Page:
I believe the suppression of the feminine is at the core of many of the problems we face in society today. We often use different versions of the same demons to fight the very demons we slay; we use more tech to solve the current problems of tech, and unbridled technological progress as an unsustainable means to progress the status quo. This is a problem that technological progress itself can never fully fix—it’s why I’ve felt disillusioned and wary of technological progress for many years despite many astounding advances. While I am an optimist when it comes to technology and science and they have no doubt benefited society, I also believe that we must incorporate holistic and “feminine” values in order to create positive change.

I’ve also been reading a lot of Audre Lorde lately, who was a leading figure in the feminist and civil rights movement. In her essay Poetry is Not a Luxury, she writes:

“The white fathers told us: I think, therefore I am. The Black mother within each of us — the poet — whispers in our dreams: I feel, therefore I can be free. Poetry coins the language to express and charter this revolutionary demand, the implementation of that freedom.” — Poetry is Not a Luxury (essay from Sister Outsider: Essays and Speeches) by Audre Lorde

Despite years of schooling and formal education that has furthered my intellectual side, I have always felt like it was missing something. We try to be rigorous in our proofs and thoughts, to seek truth and knowledge, but what I believe we need more of is learning to be in touch with ourselves, our emotions, our bodies, and the way we are all connected in this world. Only after graduating and finding the time and space to fully give my emotional side and physical body a chance to breathe, have I felt more like myself—grounded and fully embodied.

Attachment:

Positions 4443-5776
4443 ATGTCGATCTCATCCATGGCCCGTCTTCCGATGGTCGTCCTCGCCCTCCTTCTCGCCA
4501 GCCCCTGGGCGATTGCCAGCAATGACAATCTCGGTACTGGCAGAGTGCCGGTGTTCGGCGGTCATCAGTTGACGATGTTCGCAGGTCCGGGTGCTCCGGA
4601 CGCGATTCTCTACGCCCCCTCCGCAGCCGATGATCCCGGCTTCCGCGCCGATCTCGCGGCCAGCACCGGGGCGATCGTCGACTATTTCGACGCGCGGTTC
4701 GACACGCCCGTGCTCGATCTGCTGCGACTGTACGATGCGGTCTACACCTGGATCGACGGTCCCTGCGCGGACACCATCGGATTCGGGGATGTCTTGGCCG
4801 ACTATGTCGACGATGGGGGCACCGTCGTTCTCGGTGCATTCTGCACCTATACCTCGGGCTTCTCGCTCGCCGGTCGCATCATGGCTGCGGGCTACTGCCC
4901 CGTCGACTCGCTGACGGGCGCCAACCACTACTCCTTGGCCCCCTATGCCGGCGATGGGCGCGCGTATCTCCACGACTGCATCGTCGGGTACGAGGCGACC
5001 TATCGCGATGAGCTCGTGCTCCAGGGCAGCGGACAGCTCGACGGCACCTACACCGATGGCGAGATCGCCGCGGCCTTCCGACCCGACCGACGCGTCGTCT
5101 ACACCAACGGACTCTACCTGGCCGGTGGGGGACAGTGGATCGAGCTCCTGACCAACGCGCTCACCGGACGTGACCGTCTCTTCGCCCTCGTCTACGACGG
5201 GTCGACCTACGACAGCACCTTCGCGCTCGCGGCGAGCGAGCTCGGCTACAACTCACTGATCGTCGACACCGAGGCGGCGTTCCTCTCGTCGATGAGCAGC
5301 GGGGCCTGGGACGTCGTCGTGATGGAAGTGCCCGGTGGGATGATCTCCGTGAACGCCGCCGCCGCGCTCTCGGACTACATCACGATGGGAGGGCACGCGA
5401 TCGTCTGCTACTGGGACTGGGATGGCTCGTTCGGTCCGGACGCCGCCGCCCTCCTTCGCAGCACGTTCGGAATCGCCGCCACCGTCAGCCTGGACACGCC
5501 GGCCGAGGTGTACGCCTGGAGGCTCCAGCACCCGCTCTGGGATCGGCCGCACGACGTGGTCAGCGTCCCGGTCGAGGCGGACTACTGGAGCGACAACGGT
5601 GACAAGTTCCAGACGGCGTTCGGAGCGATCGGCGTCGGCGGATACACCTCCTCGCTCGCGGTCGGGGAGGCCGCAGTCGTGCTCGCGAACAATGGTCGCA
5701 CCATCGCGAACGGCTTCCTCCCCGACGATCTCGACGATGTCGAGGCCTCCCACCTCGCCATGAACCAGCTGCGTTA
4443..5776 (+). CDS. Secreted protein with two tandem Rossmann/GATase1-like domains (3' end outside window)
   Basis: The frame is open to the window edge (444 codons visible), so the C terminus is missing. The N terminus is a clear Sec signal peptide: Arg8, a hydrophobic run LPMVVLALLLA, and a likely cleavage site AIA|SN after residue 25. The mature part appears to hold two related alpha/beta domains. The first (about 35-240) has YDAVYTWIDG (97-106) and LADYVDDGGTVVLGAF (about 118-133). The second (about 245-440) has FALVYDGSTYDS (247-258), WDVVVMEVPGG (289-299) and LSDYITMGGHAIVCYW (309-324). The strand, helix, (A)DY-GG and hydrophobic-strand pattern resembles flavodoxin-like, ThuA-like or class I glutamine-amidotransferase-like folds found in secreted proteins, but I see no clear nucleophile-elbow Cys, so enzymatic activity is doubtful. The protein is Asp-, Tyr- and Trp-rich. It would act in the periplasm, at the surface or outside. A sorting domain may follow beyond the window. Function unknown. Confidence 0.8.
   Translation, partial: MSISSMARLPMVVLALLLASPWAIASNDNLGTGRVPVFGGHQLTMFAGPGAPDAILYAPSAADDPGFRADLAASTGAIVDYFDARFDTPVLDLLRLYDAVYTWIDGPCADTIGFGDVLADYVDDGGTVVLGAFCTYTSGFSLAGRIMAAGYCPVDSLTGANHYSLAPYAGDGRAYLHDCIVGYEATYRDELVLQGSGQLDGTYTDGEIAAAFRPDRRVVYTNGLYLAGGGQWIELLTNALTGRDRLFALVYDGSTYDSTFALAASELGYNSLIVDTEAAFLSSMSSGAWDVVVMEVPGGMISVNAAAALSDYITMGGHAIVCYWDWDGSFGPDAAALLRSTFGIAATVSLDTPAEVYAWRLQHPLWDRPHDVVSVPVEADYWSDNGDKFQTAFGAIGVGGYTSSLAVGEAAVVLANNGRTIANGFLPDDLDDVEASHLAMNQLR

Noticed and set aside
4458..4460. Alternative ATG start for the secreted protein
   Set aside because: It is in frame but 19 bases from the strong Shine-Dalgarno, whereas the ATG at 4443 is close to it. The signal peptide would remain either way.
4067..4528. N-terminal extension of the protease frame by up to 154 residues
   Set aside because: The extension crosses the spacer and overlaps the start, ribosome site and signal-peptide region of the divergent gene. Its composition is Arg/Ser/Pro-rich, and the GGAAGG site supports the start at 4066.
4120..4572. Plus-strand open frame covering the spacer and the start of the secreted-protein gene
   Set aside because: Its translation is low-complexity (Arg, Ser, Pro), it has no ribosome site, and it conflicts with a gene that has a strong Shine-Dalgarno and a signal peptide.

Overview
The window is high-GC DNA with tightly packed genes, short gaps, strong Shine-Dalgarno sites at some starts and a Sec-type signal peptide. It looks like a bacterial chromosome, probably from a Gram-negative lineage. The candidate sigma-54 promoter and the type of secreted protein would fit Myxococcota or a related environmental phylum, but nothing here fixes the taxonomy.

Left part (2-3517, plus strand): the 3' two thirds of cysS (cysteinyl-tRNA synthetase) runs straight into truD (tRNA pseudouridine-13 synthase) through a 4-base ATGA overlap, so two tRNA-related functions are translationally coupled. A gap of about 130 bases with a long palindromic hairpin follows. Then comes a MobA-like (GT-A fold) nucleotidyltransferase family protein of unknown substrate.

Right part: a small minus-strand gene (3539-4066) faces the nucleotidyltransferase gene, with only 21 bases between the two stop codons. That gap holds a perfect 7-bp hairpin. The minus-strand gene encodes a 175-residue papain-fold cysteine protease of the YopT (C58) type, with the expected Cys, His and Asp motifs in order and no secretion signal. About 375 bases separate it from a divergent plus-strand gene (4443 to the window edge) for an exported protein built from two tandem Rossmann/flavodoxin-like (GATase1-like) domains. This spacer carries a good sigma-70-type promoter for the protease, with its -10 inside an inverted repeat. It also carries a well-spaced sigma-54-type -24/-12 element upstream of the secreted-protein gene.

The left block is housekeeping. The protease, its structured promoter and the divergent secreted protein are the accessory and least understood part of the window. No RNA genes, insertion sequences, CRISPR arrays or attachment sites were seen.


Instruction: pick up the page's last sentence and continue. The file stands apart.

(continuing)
I feel more and more drawn the the spiritual and philosophical realm, a realm that academics tend to dismiss, yet I believe those are as valid as any truth we pursue. Athough truth is a noble and worthwhile pursuit, I don’t think we’ll ever get there. Or rather, there is nothing more true than the present moment—that you are reading this now, that I am writing this now. I surrender to my insignificance and ignorance, and I accept death as part of life. Yet of course, I will strive to be significant, know more, and live for as long as possible. While I’ll never reach the apex, what matters is the process. And what matters in the process is, again, the range of human feeling and experience—which I have come to realize is one of the main reasons for personal ambition. Instead of ambition as a way to validate yourself in the world or even to change the world, I have come to see it as a way of getting to know yourself more deeply—and therefore come into yourself. That shift has been transformational in the way I view and motivate my own ambitions.

Lorde also writes on the erotic as a source of power that has been historically suppressed:

“The erotic has often been misnamed by men and used against women. It has been made into the confused, the trivial, the psychotic, the plasticized sensation. For this reason, we have often turned away from the exploration and consideration of the erotic as a source of power and information, confusing it with its opposite, the pornographic. But pornography is a direct denial of the power of the erotic, for it represents the suppression of true feeling. Pornography emphasizes sensation without feeling.